return k

Try it online!

A pretty basic and very sub-par solution to get things started.

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3
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JavaScript (Node.js), 66 bytes

f=r=>b=r?f(r-1).map(_=>a[++i]=a[i-2]^b[i-3]^b[i],a=[i=1,0])&&a:[1]

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Input r, output an array for r-th row.


JavaScript (Node.js), 48 bytes

f=r=>r?(g=a=>a^a/4^b/2^b*4?g(a+1):a)(b=f(r-1)):1

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Or output r-th row as an integer if it is allowed.


      a
    b c d
  e f g h i
j k l m n o p


n = m xor g xor h xor i
  = (l xor f xor g xor h) xor g xor h xor i
  = l xor f xor i
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2
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Charcoal, 23 22 bytes

FN«F⊕⊗ιI∨¬ι﹪№KM1²J±ⅈ⊕ⅉ

Try it online! Link is to verbose version of code. Outputs the first n rows as a triangle. Explanation:

FN«

For each row:

F⊕⊗ι

For each bit in the row...

I∨¬ι﹪№KM1²

... output the parity of the number of adjacent 1s, except for the very first bit, which is always a 1.

J±ⅈ⊕ⅉ

Jump to the start of the next row of bits.

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2
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Wolfram Language (Mathematica), 52 51 50 bytes

Nest[i+=#&/@{##,i=0,0}-{0,##,0}&@@#&,{1},#]~Mod~2&

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Returns the (0-indexed) \$n\$th row.

Uses
\$\displaystyle A_{n+1}(m)=A_n(m-1)\oplus\bigoplus_{i\le m}A_n(i)\$,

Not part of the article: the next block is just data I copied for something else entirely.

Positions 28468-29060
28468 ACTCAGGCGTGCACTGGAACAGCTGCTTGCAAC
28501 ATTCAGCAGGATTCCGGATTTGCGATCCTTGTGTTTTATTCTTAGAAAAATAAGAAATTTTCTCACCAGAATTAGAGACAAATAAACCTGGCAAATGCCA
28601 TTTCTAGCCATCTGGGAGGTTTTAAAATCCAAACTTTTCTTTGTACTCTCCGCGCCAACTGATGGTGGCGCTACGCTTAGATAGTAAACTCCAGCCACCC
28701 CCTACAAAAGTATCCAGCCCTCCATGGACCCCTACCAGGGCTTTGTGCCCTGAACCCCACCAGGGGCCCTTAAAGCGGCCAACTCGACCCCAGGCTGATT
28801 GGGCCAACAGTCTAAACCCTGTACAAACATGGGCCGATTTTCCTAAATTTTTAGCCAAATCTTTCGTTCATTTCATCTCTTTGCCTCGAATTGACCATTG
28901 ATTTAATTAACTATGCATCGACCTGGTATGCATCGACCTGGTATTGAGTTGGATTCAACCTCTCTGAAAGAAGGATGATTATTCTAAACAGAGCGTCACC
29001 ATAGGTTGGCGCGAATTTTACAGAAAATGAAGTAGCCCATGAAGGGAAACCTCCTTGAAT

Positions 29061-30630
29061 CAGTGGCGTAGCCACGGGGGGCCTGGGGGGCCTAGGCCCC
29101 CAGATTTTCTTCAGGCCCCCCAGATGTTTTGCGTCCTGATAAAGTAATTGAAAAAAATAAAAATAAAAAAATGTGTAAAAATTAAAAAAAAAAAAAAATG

where \$A_n(m)\$ is the \$m\$th element of row \$n\$.

This can be rewritten \$\displaystyle A_{n+1}(m)=A_n(m)\oplus\bigoplus_{i\le m-2}^{}A_n(i)\$.

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2
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Python 3, 98, 92, 88, 77, 76 bytes

v=-4**64;W=w=v*v;v+=w;O=1
while[print(hex(O)[2::32])]:O*=w;O^=O//v&W//v;W*=w

Try it online!

Old version

Old version

Old version

Old version

Probably not competitive but I think mildly amusing. Takes advantage of Python arbitary size integers to perform cumulative xor. In fact we simply do a cumulative sum over digits using the divide by 9 (or rather base-1) trick and take the base large enough that carry never becomes an issue.

Runs "forever", only it maxes out at around m=2^23. That's not a principal limitation, just me being cheap on integer constants. n=2^127 (rowindex) which I hope is close enough to eternity. UPDATE simplified the maths using @dingledooper's formula.

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2
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Pari/GP, 51 bytes

n->for(i=a=1,n,a=a*x+a/(1-x)%x^(2*i+1));Vecrev(a)%2

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0-indexed.

Explanation

See each row as a polynomial, starting with the constant term. a*x prepends a 0 to the list. a/(1-x) takes the cumulative sum of the list. %x^(2*i+1) truncates the list to the first 2*i+1 elements.